Miyoko Schinner: Yeah, there’s a couple of ways to doing it. I actually have a video on YouTube. If you go there and Google my name, Miyoko Schinner Home Made Yoghurt, you can watch a video where I show you how to make it. I came up with that little trick of adding the raw cashews to the soymilk to enrich it because I’ve found that the commercial soymilks, I’m sorry, the commercial non-dairy yoghurts like the soy yoghurts, to be a little bland. The only reason they stick is they stick them with tapioca and some other stabilizers.
Caryn Hartglass: Yup, gum.
Miyoko Schinner: So if you want to make traditional, homemade yoghurt that sticks by itself, you can do it two ways: you can either boil down the soymilk for about fifteen minutes so that it’s reduced by about 1/3 and then you can make a really nice, rich, creamy soy yoghurt that way, or you can just throw in a handful of cashews into a quart of soymilk and puree that and then use that to make your yoghurt.
Caryn Hartglass: I can’t wait to get started.
Miyoko Schinner: Oh, good! I want you to get in your kitchen right now. Get off the phone! Get off the radio!
Caryn Hartglass: Well, I’m going to the store right after this and buy the things I need. And I promise, I’m going to do those things.
Okay, and then not only do you have cheeses in here. I found the basic routine is pretty similar here with your different recipes, some of them have really lovely flavors, and by culturing them, shorter or longer, you get different flavors. You use some oils to give some of your cheeses a more melty-er feeling. You got hard cheeses and just about anything you want to make. The cream cheeses look outstanding.
Miyoko Schinner: I know there’s a lot of cream cheeses on the market. But one thing I can say about the commercial vegan cheeses is that the first ingredient, most of them, is oil. And then there’s sometimes soy protein or soymilk, or … and then it’s just basically … it’s oil with maybe with a little bit of some sort of protein and then stabilizers. And to me, that doesn’t seem like a whole food. I really like to have food … I want to be eating mostly whole food. And I’m not as pure as your last guest but I do engage in what Chef AJ calls the evil trinity, salt, sugar, and oil, on occasion. I definitely choose what I eat sometimes with my taste buds. But for the most part, about 95% of the time, I do like to have a whole foods, plant-based diet, not eating processed vegan food.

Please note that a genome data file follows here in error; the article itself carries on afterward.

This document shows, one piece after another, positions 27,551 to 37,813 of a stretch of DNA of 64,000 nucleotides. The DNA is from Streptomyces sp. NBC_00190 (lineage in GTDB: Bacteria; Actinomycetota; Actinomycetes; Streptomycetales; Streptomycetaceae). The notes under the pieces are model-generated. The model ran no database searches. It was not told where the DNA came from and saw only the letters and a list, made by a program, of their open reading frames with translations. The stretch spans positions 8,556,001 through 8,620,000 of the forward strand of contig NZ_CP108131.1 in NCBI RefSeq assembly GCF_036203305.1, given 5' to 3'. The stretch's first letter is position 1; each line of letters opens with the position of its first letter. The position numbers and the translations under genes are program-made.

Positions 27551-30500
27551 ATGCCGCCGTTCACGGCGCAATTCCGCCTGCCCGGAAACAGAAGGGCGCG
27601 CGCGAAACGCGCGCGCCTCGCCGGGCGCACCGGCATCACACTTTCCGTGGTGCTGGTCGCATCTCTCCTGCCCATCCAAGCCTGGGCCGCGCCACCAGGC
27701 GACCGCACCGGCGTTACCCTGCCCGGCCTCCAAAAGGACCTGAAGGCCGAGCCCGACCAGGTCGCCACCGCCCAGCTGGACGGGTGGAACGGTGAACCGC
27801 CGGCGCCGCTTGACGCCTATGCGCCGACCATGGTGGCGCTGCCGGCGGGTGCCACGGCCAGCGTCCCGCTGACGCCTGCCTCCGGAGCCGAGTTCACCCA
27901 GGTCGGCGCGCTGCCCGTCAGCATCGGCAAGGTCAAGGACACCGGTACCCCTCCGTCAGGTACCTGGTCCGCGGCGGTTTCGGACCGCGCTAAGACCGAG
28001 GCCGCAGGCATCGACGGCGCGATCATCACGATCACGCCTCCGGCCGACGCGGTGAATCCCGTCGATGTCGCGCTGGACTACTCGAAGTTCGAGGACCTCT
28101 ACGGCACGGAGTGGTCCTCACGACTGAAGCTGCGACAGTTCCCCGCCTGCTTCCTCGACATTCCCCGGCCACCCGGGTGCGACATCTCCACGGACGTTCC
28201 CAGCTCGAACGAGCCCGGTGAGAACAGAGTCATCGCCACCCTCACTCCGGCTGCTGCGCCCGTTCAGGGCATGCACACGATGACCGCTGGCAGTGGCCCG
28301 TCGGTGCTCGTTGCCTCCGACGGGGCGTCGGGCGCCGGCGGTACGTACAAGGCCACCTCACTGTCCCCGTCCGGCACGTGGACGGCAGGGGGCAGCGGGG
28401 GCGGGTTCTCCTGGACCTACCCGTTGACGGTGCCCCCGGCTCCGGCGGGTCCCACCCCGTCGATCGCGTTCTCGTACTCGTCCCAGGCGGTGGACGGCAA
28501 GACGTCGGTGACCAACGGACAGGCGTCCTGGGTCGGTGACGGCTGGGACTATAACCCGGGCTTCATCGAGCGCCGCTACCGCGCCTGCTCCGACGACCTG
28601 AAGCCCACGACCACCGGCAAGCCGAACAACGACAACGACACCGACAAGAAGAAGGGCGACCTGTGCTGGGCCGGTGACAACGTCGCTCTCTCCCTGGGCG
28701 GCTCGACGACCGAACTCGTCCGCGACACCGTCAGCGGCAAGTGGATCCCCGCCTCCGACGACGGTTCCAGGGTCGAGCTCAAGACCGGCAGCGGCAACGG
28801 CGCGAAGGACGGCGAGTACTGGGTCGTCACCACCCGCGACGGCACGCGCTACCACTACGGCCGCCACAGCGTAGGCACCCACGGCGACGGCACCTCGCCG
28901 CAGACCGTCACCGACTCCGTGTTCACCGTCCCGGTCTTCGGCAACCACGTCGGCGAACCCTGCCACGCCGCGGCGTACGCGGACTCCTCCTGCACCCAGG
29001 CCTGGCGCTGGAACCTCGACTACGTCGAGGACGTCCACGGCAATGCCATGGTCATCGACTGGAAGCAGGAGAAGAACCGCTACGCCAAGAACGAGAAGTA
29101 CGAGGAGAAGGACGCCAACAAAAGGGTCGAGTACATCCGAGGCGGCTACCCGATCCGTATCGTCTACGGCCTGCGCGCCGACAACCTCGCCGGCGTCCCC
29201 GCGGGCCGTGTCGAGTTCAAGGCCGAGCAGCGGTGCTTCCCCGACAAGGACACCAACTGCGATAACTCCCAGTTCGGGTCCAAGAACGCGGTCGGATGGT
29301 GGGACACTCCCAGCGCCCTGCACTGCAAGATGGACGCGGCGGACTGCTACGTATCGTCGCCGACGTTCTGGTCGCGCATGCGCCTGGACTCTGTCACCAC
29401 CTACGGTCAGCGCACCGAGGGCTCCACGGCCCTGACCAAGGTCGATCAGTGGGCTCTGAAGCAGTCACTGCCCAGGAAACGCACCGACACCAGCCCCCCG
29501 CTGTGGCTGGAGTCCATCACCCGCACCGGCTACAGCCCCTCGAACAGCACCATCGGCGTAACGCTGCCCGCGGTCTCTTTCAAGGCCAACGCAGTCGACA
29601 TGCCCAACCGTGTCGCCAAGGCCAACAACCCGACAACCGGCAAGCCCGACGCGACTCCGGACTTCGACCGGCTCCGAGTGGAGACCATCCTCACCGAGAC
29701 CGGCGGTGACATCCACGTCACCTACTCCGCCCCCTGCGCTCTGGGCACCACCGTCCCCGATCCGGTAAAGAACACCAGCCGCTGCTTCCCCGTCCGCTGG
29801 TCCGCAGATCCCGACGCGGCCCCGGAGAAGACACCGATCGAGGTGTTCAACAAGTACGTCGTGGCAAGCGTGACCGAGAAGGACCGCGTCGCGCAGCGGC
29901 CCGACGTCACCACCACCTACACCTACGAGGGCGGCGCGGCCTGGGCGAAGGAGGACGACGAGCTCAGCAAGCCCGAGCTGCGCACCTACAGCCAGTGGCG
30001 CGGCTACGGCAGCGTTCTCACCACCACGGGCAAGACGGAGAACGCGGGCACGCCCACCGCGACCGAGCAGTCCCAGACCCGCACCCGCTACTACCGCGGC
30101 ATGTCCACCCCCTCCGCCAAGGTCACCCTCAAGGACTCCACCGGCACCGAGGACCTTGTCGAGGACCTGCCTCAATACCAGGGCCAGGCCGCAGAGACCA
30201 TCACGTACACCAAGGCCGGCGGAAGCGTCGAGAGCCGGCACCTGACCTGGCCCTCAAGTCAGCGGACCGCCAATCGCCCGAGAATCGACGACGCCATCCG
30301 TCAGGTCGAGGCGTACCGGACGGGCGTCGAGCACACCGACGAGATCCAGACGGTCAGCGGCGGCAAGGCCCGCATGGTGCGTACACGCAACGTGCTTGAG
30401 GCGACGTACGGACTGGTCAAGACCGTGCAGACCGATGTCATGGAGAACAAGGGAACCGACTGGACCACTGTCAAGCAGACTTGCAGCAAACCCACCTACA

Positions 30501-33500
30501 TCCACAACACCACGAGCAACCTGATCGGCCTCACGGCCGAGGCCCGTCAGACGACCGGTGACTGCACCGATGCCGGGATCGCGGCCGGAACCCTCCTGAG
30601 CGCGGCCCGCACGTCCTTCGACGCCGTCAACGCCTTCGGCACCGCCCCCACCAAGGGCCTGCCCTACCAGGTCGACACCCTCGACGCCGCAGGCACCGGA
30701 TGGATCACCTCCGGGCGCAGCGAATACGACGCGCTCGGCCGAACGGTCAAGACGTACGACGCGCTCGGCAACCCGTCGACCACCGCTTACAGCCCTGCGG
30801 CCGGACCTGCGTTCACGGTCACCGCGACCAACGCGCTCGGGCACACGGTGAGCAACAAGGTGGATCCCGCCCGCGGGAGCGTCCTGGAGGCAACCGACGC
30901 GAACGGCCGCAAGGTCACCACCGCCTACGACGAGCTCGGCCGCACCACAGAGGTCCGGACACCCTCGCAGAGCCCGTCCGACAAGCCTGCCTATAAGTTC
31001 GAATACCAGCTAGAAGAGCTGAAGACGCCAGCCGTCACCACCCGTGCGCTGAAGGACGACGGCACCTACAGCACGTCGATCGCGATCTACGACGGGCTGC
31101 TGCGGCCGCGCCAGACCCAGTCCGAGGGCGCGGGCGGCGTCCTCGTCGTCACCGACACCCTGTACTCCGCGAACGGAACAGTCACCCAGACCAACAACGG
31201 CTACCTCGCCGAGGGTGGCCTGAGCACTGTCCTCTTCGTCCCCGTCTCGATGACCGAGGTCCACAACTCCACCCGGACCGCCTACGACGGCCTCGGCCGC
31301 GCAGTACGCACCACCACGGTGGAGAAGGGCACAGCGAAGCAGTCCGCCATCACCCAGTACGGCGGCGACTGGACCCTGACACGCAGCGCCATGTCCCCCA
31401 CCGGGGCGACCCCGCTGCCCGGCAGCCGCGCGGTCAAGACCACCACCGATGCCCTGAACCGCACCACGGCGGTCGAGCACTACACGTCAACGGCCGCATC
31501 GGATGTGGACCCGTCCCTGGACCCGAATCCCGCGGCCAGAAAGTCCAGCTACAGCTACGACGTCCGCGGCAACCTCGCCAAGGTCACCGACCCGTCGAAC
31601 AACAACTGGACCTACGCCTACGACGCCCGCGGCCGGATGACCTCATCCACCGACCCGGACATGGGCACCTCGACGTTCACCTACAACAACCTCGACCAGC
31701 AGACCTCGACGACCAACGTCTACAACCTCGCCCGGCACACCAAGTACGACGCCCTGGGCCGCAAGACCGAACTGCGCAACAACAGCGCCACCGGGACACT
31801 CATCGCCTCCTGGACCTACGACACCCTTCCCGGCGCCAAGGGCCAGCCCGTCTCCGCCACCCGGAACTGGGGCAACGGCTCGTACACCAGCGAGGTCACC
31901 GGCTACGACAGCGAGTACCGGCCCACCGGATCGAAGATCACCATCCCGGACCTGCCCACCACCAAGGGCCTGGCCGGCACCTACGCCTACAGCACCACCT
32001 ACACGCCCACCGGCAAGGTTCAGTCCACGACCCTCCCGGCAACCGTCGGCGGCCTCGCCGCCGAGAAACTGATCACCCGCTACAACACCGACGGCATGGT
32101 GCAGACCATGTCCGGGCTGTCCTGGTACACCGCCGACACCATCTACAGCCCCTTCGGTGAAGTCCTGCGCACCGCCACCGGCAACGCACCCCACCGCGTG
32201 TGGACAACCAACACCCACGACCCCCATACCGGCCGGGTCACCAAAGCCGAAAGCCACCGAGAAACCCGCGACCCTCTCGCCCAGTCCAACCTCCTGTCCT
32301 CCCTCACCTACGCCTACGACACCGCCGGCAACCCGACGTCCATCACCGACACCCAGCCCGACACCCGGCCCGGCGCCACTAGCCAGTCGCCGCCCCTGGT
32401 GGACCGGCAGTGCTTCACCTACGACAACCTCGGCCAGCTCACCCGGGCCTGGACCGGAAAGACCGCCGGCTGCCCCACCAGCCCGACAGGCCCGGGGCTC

Caryn Hartglass: We really need to go backwards as we’re going forward in time. Backwards in terms of using whole foods, getting all the chemicals out of our foods. I have this crazy chemical engineering background and yet I hate all the chemical-engineered foods that just shouldn’t be. I personally, in most of my foods, I avoid oil and salt. But then I like to have some toppings and things that… And that’s where some of the fat and salt are because it’s just like a garnish; it’s not that… the whole food is laden with oil and salt and that’s where this cheese is wonderful.
Miyoko Schinner: And I’m with you. I don’t cook with a lot of oil and salt either, generally speaking, but what I found with my cheeses is I try to make them as oil-free as possible but I couldn’t get them to melt unless there’s some oil in it. But the first ingredient isn’t oil; it’s something else, like the soy yoghurt. And there is enough oil in there to get them to melt but nutritionally, they still stack up much better than their dairy counterparts of the stuff you get at the store. But most of the other cheeses, 90% of the cheeses in the book do not use oil at all because I try to avoid it. They’re based on relatively healthful ingredients.
Caryn Hartglass: I think it’s wonderful. In this whole vegan movement, there are so many different voices promoting so many different things. Anyone that chooses to eat vegan, even if it’s Coke and potato chips and French fries, shouldn’t have to apologize for not wanting to eat animals. That’s a beautiful thing and everybody should be doing it. And for those of us who want to pursue a healthier lifestyle by eliminating all the artificial chemicals and ingredients to improve our health, that’s just another great step. But I love the fact that we can have these cheeses and they’re made from wonderful ingredients. This is just a brilliant thing. I can’t wait to get started.
And then you’ve got some desserts going on here on the back. Tiramisu, which looks fabulous.